I have been suspecting this particular stanchion as the source for leaks for quite a while. At one point 6 or 7 years ago, when we were in a shallower slip in this same marina, we had a super low tide. The boat grounded out and leaned over against the finger pier and, I think, slightly bent this particular stanchion. I’ve never re bedded any of the stanchions, so this was the original compound underneath. Stanchions are not designed to be pulled on, and certainly not designed to withstand having the weight of the boat push them into a pier, so I believe that is when it began to leak a good bit.  It may have leaked some before then.

Regardless, I decided that I wasn’t going to hide from the heat today, and ventured down to the boat with my large fan in hand. I set it up on the galley counter, and it made a huge difference in tolerating the heat today. I also put up all my hot-weather canvas and kept as much sun off the boat and myself as possible.

Artificial breeze was critical today.

Artificial breeze was critical today.

The fasteners were impossible to access with the hull liner in the way. I’ve thought about this project for a long time, and had determined that the only way to gain access to the fasteners under the side deck was to cut a window in the liner. I had to remove the stove from this space, and the fold-up table it sits on/sits behind. I moved all the cushions to the v-berth to keep them out of the dust, then donned my respirator and started cutting. Took about 90 seconds.

A 5-inch grinder with a cut-off wheel makes this so easy.

A 5-inch grinder with a cut-off wheel makes this so easy.

This is the view up behind the window in the liner. I've already removed the fasteners and stanchion.

This is the view up behind the window in the liner. I’ve already removed the fasteners and stanchion.

The window made access easy.  I had the fasteners off and the stanchion removed in another 10 minutes. The caulking underneath was insufficient to begin with. I mean, there really wasn’t enough of the old compound down there to begin with.  I scraped it off and cleaned up the surfaces with a wire wheel. There are dissimilar metals involved, so there is also quite a bit of corrosion both on the spacer plate and the toe rail.

Lots of pitting here. Aluminum against steel, with stainless fasteners, frequently dowsed with salt water.

Lots of pitting here. Aluminum against steel, with stainless fasteners, frequently dowsed with salt water. . .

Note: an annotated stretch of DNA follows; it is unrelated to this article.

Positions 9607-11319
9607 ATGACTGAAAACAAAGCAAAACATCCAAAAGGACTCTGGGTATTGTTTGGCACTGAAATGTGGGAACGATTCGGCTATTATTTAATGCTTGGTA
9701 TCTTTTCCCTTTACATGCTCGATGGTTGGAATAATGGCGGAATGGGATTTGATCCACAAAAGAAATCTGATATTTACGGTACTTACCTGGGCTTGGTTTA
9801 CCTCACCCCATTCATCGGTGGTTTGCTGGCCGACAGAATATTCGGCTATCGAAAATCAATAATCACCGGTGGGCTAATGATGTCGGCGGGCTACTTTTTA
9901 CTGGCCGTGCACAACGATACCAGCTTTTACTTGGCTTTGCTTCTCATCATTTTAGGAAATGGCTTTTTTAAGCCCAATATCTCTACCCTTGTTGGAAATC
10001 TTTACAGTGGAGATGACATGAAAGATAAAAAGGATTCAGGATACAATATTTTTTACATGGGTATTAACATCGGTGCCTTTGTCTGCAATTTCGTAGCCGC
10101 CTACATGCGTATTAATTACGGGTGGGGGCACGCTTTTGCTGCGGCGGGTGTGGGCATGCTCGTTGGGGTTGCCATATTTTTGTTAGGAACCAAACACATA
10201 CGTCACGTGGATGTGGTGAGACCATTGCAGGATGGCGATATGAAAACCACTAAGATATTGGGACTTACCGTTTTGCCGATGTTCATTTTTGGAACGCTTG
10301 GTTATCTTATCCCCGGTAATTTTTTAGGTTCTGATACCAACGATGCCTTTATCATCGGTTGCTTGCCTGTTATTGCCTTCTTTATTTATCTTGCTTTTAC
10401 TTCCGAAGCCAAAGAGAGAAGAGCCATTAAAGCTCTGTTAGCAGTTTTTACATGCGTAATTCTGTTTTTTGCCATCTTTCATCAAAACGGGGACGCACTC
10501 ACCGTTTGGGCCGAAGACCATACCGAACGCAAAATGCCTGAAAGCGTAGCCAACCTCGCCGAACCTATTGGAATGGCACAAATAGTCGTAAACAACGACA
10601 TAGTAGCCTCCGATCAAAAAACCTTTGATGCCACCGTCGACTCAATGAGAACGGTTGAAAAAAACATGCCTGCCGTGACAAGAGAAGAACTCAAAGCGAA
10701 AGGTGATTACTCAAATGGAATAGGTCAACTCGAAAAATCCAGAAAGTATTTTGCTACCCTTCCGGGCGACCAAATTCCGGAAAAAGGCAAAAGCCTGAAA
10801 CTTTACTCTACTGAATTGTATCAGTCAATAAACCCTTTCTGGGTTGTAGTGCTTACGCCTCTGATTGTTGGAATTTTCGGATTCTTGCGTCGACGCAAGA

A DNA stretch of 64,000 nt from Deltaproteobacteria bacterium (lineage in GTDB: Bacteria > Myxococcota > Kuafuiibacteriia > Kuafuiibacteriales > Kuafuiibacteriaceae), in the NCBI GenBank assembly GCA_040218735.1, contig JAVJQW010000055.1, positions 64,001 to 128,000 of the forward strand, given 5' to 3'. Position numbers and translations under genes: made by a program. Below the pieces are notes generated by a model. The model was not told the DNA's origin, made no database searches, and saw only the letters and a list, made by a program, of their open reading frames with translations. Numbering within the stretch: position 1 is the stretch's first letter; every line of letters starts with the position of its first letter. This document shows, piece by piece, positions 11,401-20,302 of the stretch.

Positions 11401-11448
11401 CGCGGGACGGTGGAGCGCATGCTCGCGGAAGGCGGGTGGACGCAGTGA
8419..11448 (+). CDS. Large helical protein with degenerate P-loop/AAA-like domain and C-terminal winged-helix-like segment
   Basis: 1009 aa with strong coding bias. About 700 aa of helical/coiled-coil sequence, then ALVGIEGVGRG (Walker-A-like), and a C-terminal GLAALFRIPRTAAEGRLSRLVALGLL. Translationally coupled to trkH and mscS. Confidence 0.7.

I forgot to photograph the section of the rail before filling with epoxy. It was significantly corroded away, and I had to fill it to make a flat surface for sealing.

I forgot to photograph the section of the rail before filling with epoxy. It was significantly corroded away, and I had to fill it to make a flat surface for sealing.

You can better see the extent of the filled area in this photo.

You can better see the extent of the filled area in this photo, now that the excess epoxy has been sanded away.

I re-bedded the stanchion with butyl, after straightening the stanchion. I was not able to get it completely straight, but it’s much better than before, and I don’t think anyone can tell it was bent now.

You can see a very slight bend to the left at the bottom of the stanchion. It was much more pronounced before I straightened it.

You can see a very slight bend to the left at the bottom of the stanchion.

I refastened the stanchion with lots of butyl between it and the deck, bedded the screw heads and tightened it down. I got lots of squeeze-out, which is good. That’s how you know you’ve used enough bedding compound. After that, I made a cover panel for the window in the liner. I had some fiberglass left from when I enlarged my engine compartment a couple of years ago, and it was the right thickness and color.

Not a perfect piece, but it will be pretty much out of sight anyway.

Not a perfect piece, but it will be pretty much out of sight anyway.

I spent another 15 minutes picking up and cleaning up, but left most of the tools out for re-bedding the next suspect stanchion in my quest to stop leaks. Here’s a photo of the remounted stanchion. It used to lean inward toward the coach-roof, but it looks straight now.

It' s the first stanchion forward of the blue cloth in the toe rail.

It’ s the first stanchion forward of the blue cloth in the toe rail.